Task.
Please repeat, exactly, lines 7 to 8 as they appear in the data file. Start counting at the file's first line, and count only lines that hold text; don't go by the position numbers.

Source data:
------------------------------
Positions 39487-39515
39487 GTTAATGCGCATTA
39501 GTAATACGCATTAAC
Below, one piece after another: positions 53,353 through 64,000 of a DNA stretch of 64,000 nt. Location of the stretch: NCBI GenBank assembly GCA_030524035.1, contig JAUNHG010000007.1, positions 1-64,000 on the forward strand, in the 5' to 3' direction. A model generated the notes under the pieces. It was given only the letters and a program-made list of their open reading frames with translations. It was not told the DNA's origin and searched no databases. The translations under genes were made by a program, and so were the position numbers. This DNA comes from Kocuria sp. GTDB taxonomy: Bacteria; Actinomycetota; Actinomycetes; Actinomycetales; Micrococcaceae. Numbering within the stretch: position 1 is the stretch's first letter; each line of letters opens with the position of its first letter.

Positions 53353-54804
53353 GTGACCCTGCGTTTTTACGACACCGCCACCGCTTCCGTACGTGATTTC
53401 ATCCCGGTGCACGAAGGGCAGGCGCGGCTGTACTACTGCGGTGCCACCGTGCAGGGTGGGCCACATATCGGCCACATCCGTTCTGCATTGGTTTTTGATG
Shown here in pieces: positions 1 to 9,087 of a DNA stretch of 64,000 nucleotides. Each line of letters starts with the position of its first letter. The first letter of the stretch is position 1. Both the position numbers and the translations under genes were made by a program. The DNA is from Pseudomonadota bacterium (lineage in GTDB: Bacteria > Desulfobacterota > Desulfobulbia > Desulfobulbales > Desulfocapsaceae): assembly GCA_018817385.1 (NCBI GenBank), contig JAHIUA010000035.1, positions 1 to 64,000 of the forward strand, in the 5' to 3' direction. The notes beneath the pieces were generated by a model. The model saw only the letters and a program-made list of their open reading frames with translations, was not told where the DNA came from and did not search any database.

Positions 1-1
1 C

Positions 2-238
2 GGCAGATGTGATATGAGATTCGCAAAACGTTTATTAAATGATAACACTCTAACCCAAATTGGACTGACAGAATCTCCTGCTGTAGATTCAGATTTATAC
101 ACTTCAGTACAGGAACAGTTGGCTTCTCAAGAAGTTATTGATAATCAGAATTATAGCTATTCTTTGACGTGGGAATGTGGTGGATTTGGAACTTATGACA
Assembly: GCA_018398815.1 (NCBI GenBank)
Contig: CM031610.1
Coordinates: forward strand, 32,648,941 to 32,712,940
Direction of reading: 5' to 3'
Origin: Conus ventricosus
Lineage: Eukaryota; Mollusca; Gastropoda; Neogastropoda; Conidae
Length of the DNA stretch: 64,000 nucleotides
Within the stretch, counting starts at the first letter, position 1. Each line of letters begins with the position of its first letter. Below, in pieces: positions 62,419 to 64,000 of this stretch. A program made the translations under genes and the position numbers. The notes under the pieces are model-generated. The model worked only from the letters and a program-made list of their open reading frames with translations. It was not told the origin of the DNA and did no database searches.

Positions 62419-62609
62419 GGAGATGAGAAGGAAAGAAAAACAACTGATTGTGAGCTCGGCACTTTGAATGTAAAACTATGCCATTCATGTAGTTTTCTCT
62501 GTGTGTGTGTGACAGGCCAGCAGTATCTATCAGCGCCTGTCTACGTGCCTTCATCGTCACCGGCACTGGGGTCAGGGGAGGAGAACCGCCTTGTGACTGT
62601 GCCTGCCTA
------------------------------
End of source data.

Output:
53401 ATCCCGGTGCACGAAGGGCAGGCGCGGCTGTACTACTGCGGTGCCACCGTGCAGGGTGGGCCACATATCGGCCACATCCGTTCTGCATTGGTTTTTGATG
Shown here in pieces: positions 1 to 9,087 of a DNA stretch of 64,000 nucleotides. Each line of letters starts with the position of its first letter. The first letter of the stretch is position 1. Both the position numbers and the translations under genes were made by a program. The DNA is from Pseudomonadota bacterium (lineage in GTDB: Bacteria > Desulfobacterota > Desulfobulbia > Desulfobulbales > Desulfocapsaceae): assembly GCA_018817385.1 (NCBI GenBank), contig JAHIUA010000035.1, positions 1 to 64,000 of the forward strand, in the 5' to 3' direction. The notes beneath the pieces were generated by a model. The model saw only the letters and a program-made list of their open reading frames with translations, was not told where the DNA came from and did not search any database.